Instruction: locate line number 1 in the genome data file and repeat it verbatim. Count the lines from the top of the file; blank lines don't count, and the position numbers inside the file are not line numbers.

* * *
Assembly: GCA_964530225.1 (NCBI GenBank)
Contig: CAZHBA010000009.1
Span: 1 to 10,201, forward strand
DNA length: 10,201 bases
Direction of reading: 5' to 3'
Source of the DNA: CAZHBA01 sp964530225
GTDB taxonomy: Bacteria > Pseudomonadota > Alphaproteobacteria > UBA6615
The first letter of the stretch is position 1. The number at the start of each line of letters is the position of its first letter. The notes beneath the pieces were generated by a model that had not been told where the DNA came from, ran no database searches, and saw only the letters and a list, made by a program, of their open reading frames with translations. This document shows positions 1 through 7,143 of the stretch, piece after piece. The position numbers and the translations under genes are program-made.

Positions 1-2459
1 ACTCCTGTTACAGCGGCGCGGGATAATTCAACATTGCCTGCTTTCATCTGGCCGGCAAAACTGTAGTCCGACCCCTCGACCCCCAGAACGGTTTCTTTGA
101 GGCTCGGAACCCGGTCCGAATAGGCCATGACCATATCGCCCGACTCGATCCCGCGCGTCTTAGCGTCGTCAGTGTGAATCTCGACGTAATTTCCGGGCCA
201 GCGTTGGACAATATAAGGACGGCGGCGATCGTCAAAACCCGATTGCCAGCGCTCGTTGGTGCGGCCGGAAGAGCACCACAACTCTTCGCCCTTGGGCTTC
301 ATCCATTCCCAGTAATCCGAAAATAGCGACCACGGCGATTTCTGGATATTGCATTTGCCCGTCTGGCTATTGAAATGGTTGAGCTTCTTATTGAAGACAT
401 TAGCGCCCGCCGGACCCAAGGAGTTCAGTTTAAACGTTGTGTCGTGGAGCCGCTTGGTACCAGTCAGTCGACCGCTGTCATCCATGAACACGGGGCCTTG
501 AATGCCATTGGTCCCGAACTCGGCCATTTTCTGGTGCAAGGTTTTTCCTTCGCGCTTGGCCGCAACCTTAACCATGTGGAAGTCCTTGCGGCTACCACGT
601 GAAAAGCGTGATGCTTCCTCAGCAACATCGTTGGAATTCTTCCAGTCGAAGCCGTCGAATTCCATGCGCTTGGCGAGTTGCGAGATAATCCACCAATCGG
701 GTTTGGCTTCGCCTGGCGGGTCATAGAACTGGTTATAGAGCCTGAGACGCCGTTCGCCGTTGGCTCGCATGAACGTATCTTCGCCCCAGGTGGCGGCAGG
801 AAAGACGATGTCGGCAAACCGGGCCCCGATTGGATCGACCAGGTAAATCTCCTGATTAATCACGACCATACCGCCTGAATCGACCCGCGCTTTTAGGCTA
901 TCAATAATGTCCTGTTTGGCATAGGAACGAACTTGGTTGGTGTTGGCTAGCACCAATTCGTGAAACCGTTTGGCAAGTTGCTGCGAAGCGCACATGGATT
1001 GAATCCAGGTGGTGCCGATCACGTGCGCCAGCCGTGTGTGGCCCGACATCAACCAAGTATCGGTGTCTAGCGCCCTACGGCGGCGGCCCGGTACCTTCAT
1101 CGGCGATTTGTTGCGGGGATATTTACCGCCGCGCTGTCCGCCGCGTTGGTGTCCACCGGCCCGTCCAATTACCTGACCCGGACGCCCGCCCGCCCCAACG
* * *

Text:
Assembly: GCA_964530225.1 (NCBI GenBank)